Since cameras were first invented centuries ago, all have required a lens to capture a focused image. That may soon end, thanks to research on advanced machine learning for a new generation of image sensing by the Tokyo Institute of Technology.
In recent times, we have seen an explosion of smaller, lighter and cheaper cameras — many included in our smartphones. In the next-generation of cameras, designers want them to be compact enough to be installed anywhere. In the past, that miniaturization was always restricted by the need for a lens on the camera.
That is about to change. Recent advances in computing technology allow the entire lens to be abandoned thanks to the use of image reconstruction. This will lead to the creation of the first high-quality, lens-less camera. It will be ultra-thin, light in weight and low in cost.
The new approach to camera design uses an array of “Vision Transformers.” With this technology, global reasoning can be applied across the entire image sensor in order to identify and analyze the light as it strikes the sensor.
Researchers at the Tokyo Institute of Technology have developed a new image reconstruction method that improves computation time and provides high-quality images. Prof. Masahiro Yamaguchi, a member of the research team at Tokyo Tech, said “without the limitations of a lens, the lens-less camera could be ultra-miniature, which could allow new applications that are beyond our imagination.”
The new technology uses Vision Transformer (ViT), a machine learning technique. ViT is better at global feature reasoning due to its novel structure of multistage transformer blocks with overlapped “patchify” modules.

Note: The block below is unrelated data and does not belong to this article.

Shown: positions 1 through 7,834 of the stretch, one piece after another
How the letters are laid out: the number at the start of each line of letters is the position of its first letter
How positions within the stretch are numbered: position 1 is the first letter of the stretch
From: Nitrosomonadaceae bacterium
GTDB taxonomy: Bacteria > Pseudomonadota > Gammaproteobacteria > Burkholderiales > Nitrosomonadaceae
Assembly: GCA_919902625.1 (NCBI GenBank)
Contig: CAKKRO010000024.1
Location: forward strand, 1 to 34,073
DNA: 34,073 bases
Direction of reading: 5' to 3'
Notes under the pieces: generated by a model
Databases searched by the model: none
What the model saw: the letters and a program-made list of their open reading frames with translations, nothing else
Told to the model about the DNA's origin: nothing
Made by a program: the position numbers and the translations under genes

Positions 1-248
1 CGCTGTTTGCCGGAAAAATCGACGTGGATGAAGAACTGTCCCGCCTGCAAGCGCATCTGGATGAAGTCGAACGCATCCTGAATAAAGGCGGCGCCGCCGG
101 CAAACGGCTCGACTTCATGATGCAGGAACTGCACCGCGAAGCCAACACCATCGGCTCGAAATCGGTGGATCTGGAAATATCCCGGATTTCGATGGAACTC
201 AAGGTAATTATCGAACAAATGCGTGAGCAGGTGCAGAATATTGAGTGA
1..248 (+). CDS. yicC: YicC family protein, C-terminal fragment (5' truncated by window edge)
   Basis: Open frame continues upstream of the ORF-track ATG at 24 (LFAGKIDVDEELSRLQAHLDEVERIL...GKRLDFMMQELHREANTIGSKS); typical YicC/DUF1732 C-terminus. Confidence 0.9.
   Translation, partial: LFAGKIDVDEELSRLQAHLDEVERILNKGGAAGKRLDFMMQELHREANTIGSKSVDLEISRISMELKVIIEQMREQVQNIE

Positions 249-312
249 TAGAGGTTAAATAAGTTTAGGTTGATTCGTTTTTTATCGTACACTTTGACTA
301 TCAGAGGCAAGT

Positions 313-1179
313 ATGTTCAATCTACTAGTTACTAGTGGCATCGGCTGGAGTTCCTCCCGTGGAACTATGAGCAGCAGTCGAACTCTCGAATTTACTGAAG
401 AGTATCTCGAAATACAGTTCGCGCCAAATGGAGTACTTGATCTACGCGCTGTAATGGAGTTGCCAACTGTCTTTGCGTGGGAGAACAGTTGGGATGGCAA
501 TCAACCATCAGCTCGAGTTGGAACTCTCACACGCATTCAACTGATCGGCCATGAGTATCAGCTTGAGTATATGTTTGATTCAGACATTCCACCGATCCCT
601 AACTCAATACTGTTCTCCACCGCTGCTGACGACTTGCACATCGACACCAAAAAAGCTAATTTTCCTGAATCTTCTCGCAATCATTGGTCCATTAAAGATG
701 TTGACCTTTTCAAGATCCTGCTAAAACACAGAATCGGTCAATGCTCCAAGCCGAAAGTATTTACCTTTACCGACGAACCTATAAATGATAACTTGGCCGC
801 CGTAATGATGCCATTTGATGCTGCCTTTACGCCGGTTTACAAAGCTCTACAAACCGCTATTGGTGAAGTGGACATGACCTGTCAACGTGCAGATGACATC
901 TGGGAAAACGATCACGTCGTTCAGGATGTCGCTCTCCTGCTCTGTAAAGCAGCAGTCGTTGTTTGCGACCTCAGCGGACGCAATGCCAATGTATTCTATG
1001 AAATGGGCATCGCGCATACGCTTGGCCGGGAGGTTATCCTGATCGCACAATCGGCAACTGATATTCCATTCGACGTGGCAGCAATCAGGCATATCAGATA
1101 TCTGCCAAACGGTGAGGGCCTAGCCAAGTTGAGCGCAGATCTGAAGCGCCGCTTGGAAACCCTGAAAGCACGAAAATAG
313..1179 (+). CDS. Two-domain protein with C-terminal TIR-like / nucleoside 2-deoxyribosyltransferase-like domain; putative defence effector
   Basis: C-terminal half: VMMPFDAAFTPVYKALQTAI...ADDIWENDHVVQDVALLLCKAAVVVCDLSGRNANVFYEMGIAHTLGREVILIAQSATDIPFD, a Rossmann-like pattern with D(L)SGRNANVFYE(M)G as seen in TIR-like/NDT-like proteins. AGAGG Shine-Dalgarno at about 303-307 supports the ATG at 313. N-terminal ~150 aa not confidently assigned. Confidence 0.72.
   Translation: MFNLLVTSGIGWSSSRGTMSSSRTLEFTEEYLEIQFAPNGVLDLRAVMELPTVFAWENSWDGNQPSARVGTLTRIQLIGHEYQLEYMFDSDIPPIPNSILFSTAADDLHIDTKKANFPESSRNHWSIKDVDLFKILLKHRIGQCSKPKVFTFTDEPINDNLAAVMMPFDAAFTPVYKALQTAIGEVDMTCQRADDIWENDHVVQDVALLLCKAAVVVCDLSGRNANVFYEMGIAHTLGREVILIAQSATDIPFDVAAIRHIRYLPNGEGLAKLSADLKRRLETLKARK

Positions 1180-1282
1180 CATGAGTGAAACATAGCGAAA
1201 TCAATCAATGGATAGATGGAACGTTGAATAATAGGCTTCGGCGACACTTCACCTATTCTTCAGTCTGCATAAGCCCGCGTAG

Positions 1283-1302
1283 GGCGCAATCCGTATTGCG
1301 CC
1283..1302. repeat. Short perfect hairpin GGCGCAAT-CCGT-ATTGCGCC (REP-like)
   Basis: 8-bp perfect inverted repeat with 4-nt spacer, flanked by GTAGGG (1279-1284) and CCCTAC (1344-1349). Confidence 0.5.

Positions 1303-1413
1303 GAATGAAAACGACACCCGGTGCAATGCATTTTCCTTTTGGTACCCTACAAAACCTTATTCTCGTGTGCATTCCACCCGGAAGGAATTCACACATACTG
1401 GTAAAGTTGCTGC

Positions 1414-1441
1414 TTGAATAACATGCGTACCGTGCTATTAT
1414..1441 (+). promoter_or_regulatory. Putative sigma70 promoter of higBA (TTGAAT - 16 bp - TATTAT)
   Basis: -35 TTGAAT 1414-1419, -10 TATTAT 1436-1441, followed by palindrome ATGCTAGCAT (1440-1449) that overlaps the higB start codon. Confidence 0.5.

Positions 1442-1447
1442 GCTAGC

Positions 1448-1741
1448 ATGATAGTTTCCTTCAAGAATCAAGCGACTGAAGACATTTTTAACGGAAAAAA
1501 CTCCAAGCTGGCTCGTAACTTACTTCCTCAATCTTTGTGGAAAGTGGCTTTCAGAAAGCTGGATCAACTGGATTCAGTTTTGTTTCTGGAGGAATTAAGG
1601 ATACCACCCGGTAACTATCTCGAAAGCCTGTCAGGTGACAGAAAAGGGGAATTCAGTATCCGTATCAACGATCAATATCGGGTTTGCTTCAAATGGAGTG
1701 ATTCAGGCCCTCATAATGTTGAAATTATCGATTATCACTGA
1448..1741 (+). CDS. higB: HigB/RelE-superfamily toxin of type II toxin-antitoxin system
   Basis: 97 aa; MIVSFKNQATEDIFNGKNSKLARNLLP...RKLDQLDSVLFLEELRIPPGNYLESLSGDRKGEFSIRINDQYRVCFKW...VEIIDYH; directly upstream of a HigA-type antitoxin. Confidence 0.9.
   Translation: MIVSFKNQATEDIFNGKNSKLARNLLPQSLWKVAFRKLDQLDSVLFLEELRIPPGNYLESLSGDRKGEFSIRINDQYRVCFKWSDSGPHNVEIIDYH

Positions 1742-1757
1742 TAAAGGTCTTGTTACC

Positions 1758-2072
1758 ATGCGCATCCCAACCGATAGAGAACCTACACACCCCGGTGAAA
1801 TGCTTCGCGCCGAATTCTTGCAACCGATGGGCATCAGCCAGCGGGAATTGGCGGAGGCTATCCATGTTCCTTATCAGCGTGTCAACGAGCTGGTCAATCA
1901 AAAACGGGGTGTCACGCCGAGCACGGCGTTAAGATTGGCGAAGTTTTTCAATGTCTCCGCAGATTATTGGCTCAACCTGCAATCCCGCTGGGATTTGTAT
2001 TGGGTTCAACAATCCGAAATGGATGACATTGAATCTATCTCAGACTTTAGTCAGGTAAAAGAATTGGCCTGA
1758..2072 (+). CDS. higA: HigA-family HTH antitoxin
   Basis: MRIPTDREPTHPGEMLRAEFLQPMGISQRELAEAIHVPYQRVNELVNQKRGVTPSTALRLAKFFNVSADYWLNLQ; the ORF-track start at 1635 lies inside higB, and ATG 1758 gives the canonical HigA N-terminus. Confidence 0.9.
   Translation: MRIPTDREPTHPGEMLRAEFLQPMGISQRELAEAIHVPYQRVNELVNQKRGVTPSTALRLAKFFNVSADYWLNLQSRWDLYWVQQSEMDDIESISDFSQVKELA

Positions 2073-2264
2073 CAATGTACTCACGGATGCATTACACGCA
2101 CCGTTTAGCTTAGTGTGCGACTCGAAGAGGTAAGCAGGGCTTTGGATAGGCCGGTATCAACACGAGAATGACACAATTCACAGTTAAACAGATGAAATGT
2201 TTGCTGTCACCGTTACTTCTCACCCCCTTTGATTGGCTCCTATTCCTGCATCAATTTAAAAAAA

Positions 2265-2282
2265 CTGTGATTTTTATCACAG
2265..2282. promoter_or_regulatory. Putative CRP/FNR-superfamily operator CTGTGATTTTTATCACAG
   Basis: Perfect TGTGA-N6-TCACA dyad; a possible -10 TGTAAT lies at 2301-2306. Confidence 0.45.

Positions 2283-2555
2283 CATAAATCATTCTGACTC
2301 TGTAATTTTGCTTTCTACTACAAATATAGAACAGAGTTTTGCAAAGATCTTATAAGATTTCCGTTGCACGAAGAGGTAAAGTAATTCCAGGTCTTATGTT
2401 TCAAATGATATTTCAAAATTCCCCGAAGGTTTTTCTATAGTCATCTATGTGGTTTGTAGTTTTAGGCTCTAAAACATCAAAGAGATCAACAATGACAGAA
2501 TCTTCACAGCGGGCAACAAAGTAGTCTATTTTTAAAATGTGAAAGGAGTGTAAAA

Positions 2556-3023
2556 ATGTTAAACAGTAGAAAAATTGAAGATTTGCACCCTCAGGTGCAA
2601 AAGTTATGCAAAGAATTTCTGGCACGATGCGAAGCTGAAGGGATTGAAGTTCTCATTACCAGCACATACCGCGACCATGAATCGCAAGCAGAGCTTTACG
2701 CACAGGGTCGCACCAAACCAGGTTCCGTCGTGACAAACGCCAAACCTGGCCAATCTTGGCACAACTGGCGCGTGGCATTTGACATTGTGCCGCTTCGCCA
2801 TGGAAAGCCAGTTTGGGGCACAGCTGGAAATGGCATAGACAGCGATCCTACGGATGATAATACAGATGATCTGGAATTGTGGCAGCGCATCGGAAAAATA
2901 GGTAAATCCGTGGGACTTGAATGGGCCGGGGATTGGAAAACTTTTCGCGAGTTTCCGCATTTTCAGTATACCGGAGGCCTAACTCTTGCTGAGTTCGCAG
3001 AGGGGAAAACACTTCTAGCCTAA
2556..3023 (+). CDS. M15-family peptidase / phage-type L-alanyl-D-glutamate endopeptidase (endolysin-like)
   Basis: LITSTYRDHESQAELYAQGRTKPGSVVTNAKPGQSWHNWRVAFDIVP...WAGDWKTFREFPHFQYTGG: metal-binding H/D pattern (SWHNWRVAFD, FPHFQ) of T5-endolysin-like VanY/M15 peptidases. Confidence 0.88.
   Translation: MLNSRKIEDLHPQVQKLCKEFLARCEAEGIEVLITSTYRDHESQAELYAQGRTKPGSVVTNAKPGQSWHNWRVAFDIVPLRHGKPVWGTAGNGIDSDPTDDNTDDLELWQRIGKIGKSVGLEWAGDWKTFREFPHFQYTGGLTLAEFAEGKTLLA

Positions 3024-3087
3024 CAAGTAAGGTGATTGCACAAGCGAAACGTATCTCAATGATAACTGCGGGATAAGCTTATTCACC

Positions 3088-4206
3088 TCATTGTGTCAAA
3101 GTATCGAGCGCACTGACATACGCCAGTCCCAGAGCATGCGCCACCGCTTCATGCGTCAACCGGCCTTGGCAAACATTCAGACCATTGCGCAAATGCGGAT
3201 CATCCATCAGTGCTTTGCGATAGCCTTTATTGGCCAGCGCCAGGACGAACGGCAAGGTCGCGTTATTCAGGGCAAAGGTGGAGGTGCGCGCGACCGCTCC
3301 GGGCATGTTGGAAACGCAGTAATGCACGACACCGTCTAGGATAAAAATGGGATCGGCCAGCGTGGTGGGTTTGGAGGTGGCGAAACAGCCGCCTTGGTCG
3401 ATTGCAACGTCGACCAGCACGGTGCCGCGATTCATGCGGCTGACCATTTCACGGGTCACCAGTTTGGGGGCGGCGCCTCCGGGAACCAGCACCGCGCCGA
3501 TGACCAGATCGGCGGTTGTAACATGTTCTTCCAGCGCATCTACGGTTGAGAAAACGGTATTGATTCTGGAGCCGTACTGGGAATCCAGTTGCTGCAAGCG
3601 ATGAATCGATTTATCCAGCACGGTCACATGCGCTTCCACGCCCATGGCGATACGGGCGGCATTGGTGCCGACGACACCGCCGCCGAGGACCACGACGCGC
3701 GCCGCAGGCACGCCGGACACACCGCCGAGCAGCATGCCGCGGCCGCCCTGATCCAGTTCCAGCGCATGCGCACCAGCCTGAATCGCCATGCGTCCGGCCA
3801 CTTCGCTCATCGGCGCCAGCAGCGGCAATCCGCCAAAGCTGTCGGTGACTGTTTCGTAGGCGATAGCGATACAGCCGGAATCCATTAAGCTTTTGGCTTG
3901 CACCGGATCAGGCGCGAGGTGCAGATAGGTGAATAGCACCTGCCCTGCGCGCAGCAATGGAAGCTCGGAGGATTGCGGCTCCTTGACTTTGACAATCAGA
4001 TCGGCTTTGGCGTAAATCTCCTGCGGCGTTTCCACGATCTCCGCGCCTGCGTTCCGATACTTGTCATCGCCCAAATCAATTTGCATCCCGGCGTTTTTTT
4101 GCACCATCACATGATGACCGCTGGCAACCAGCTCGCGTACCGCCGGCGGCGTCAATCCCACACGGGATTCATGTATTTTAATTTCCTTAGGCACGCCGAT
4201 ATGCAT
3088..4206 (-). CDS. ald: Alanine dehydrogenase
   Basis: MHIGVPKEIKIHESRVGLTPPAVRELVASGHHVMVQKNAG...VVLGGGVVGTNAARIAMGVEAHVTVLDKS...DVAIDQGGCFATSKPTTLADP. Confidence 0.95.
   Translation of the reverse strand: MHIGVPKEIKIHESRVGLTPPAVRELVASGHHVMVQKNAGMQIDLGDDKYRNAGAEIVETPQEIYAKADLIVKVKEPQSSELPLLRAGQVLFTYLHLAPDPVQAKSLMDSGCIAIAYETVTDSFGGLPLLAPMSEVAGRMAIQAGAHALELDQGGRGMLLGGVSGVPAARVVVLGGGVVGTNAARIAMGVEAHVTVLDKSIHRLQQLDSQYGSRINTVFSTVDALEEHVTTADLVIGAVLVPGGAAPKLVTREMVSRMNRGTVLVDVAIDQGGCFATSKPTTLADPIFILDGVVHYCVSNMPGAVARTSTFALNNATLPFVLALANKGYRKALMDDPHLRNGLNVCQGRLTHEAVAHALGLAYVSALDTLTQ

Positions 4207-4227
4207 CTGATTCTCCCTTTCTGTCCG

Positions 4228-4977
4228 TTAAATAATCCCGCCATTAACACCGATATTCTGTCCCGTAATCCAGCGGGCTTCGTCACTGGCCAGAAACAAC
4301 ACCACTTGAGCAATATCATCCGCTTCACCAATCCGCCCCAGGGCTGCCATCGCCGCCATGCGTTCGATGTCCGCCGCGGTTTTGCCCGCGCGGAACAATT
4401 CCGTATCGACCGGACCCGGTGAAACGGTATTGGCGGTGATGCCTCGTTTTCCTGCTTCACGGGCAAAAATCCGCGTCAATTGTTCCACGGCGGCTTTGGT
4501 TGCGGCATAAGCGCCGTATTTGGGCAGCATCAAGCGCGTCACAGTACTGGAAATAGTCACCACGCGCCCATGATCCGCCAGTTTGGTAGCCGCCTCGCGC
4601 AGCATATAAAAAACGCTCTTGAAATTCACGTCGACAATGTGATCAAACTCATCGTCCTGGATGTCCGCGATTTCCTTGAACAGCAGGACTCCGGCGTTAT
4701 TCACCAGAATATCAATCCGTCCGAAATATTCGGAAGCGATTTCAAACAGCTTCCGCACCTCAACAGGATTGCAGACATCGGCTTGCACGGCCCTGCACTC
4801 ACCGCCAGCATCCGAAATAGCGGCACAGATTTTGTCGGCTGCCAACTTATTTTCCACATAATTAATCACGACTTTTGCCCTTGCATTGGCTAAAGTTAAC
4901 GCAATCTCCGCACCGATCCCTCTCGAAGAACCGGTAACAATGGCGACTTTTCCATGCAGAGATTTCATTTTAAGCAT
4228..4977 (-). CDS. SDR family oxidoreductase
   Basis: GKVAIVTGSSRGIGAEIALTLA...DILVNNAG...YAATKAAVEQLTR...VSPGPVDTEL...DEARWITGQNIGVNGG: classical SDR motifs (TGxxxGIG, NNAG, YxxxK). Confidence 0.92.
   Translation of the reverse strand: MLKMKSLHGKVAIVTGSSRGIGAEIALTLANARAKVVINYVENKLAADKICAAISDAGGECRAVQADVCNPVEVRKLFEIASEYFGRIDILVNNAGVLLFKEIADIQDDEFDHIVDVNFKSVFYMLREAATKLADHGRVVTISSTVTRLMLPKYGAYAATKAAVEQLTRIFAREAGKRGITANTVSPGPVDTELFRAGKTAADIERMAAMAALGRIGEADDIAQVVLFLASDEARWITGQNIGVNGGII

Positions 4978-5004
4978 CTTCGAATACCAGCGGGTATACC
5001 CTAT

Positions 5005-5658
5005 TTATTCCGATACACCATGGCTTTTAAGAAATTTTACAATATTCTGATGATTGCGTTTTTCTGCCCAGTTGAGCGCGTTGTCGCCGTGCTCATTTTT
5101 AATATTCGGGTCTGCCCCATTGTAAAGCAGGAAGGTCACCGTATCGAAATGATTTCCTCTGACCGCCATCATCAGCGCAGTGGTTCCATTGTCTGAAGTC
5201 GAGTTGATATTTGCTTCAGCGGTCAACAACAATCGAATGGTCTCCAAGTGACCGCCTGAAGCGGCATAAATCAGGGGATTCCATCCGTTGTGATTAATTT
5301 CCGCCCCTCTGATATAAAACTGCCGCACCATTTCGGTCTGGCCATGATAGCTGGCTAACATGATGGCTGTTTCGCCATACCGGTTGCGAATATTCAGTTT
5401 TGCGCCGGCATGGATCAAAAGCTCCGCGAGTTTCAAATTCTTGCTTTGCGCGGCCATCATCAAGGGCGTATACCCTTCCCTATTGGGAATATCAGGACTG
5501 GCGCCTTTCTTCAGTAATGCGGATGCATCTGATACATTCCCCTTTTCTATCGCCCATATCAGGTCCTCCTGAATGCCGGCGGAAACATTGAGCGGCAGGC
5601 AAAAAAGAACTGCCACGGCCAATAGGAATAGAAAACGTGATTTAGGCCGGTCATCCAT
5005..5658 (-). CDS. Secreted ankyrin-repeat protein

This allows ViT to efficiently learn image features in a hierarchical representation, making it able to address the multiplexing property and avoid the limitations of conventional deep learning, known as convolutional neural network (CNN).
The typical optical hardware of the lens-less camera consists of a thin mask and an image sensor. The image is then reconstructed using a mathematical algorithm. The mask and the sensor can be fabricated together in established semiconductor manufacturing processes for future production.
The mask optically encodes the incident light and casts patterns on the sensor. Though the casted patterns are completely non-interpretable to the human eye, they can be decoded by the optical system.
The influence of model approximation errors using ViT is dramatically reduced because the machine learning system interprets the physical model. The proposed ViT-based method also uses global features in the image and is suitable for processing casted patterns over a wide area on the image sensor.
The research team performed optical experiments which suggest that the lens-less camera with the proposed reconstruction method can produce high-quality and visually appealing images while the speed of post-processing computation is high enough for real-time capture.
Lens-less cameras operate like a conventional camera, and the research suggests that with additional development, higher-quality images can be produced with greater sharpness and detail.
If a lens-less camera doesn’t have to obey the rules of physics when it comes to light bending and the distance required to make a focused image, then there could be no limit as to how small a camera can become. In fact, the camera could become invisible.
“We realize that miniaturization should not be the only advantage of the lens-less camera,” said Xiuxi Pan of Tokyo Tech. “The lens-less camera can be applied to invisible light imaging, in which the use of a lens is impractical or even impossible. In addition, the underlying dimensionality of captured optical information by the lens-less camera is greater than two, which makes one-shot 3D imaging and post-capture refocusing possible.”